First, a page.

Ladder position: 5th
Points for: 476
Points against: 407
Top try scorer: Sosaia Feki (13 tries)
Home record: 5-7
Away record: 10-2
In a season succeeding a 49-year drought-breaking Premiership, the volume was turned down on most of the Cronulla-Sutherland Sharks’ achievements, especially given their ignominious finals exit.
So superfluous was the clubs’ first ever Premiership defence, Paul Gallen’s 300th game in round 23 qualifies as the highlight of a season ended earlier than it should have and even that was shrouded by a 32-10 defeat to Brisbane.
The Sharks became the first fifth-seeded team in the post-McIntyre System era to lose to their eight-seeded opponents, falling at the hands of the Johnathan Thurston and Matt Scott-less North Queensland Cowboys.
Whatever dignity remained post-loss was hastily done away with by coach Shane Flanagan, who embarked on a tirade against the referees, despite back-to-back gaffes by Gallen and Andrew Fifita sealing the team’s fate.
What went right?
Despite the tone set by this review, most of the season went to plan. They won the games they should have, with only two of their nine losses coming by more than 20 points, and a stunning 10-2 record on the road.
The Sharks also debuted two players in 2017, with great effectiveness, but more on that later.
What went wrong?
The finals – or perhaps that word should not be pluralised. Unfortunately, the Sharks ran into a highly motivated Cowboys outfit in the qualifying final, who defended like their lives depended on it and stifled their opposition’s attack.
Given the closeness of the top eight, they may not have ran into North Queensland had they been more ruthless at home. A 5-7 record at Endeavour Field was strangely off-key for such a traditionally team at home.
Fifita was the best of a very strong bunch this year. On top of his game for Australia in the ANZAC Test and his game one State of Origin heroics, Fifita was consistently the standout for the defending Premiers.
Others who impressed included Valentine Holmes, James Maloney, Wade Graham, Jack Bird, and Gallen but Fifita was constantly the club’s most influential forward in offloading, breaking tackles and making metres.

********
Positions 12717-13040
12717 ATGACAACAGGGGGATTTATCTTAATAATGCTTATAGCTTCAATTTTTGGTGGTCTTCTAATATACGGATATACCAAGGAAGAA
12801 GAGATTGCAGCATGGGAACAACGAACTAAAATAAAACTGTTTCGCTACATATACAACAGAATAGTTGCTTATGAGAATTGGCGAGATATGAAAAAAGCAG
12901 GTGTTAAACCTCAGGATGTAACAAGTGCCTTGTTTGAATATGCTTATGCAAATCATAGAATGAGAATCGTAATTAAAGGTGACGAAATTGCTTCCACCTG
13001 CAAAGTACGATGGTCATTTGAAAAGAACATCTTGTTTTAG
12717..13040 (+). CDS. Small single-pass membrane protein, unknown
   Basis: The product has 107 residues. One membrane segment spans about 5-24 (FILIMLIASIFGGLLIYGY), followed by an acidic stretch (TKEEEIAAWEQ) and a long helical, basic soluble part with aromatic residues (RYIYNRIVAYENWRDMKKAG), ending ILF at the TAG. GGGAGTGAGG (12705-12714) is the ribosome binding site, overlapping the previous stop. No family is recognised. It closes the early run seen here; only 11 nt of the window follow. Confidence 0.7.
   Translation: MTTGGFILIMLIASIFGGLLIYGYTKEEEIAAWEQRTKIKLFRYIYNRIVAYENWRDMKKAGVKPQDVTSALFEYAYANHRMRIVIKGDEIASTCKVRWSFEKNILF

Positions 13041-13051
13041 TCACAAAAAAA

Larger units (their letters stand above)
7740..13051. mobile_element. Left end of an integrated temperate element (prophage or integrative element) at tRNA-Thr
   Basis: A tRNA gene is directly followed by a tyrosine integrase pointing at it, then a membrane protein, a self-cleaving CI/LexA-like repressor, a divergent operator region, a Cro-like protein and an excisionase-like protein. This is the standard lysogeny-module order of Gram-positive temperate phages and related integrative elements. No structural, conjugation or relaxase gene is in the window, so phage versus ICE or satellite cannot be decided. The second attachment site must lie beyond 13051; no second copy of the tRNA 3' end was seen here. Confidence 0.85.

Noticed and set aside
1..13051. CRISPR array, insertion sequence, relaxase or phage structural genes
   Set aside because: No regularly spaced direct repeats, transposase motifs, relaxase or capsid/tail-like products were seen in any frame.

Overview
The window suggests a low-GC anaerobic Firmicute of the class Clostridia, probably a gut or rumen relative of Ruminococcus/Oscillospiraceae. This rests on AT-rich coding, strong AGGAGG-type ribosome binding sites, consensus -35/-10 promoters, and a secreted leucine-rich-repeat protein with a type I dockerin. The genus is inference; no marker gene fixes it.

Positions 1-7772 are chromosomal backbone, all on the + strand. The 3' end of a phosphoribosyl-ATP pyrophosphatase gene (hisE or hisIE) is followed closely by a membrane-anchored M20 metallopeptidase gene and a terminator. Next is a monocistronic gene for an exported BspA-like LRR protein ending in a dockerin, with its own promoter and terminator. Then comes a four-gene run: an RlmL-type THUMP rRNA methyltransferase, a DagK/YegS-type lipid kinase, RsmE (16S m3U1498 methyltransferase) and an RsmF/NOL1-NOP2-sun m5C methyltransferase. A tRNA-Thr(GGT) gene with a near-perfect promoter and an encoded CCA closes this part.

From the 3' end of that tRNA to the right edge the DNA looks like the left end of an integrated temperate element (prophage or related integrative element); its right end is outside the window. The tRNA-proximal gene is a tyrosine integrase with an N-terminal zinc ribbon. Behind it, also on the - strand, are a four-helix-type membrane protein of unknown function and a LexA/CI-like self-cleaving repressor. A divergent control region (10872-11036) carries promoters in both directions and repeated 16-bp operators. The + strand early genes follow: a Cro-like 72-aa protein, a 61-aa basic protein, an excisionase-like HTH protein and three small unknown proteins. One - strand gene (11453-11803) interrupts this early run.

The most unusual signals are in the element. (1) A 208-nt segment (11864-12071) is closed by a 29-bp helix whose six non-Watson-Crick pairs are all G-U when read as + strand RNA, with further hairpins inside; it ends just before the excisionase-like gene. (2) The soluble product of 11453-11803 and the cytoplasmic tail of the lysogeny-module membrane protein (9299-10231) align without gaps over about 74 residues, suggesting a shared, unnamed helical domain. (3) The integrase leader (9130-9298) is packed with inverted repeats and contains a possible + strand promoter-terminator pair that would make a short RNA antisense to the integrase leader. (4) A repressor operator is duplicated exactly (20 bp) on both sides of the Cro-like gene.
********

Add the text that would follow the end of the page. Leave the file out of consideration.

With only two rookies making their debut this year, and one doing so in the last round, this was a fairly easy selection. However, Jayden Brailey not only stood out for the Sharks, he stood out among all hookers.
Brailey has long been earmarked as a future New South Wales rake and he almost got his State of Origin chance this year.
A genuine three-tool player, the 20-year-old local junior impressed with his run and pass this year, and was incredible in defence given his age and experience, topped only by his captain in the club’s tackle count for 2017.
His kicking game will need to improve if he is to keep pace with the modernity of his colleagues but the almost seamless departure of the influential Michael Ennis is a testament to the young man, who earned plenty of credit from his coach.
“We’ve seen in his games he’s got a real good temperament,” said Flanagan. “He sticks to plans and handles pressure. That’s all about character and they like that.
“All the players were probably wondering in the off-season how we were going to fill the void of Ennis and it was probably a bit of a concern for them.
“Now they’re gravitating to him. They love his qualities. He’s a level-headed kid and a really good trainer.”
Recruitment for 2018
2018 gains: Josh Dugan (St. George-Illawarra Dragons), Aaron Gray (South Sydney Rabbitohs), Ava Seumanufagai (Wests Tigers)
2018 losses: Gerard Beale (New Zealand Warriors), Jack Bird (Brisbane Broncos), Fa’amanu Brown (Canterbury-Bankstown Bulldogs), Manaia Cherrington (Warriors), Jordan Drew (released), Daniel Mortimer (Leigh Centurions)
There is plenty of talent heading both in and out of the Sharks next season. Josh Dugan is by far the club’s biggest acquisition and will replace some of the gusto lost with the departure of Bird, albeit without the same utility value.
Aaron Gray and Ava Seumanufagai are also handy additions who are likely to compete for starting positions in the side.
Bird highlights the exiting group, and is doubtlessly a big loss for the Sharks. He is young, talented, versatile, and was looked to as a future leader at Southern Cross Group Stadium.
Gerard Beale stands out among the rest of the leavers, although the Sharks will be fine with saving some money to replace him with a younger, cheaper talent.
Much like many NRL fans, the Sharks will be doing plenty of soul-searching as they nurse their hangovers post Mad Monday.
The off-season will be about overcoming and accepting a heartbreaking finals exit – the kind every club needs to build character, even if it came after a Premiership for this group.
However, what doesn’t kill you makes you stronger, and the Sharks will return with almost every key player from their Premiership year, and have already found replacements for Ennis and Bird.
The one detail on the Sharks mind this off-season will be how many gallons their skipper has left in the tank alongside cult hero Luke Lewis.
But their strong recruitment so far could make for another exciting year in 2018 and another charge for the top four at the very least.
What were your highlights and lowlights from the Sharks 2017 NRL season? Let us know in the comments below.
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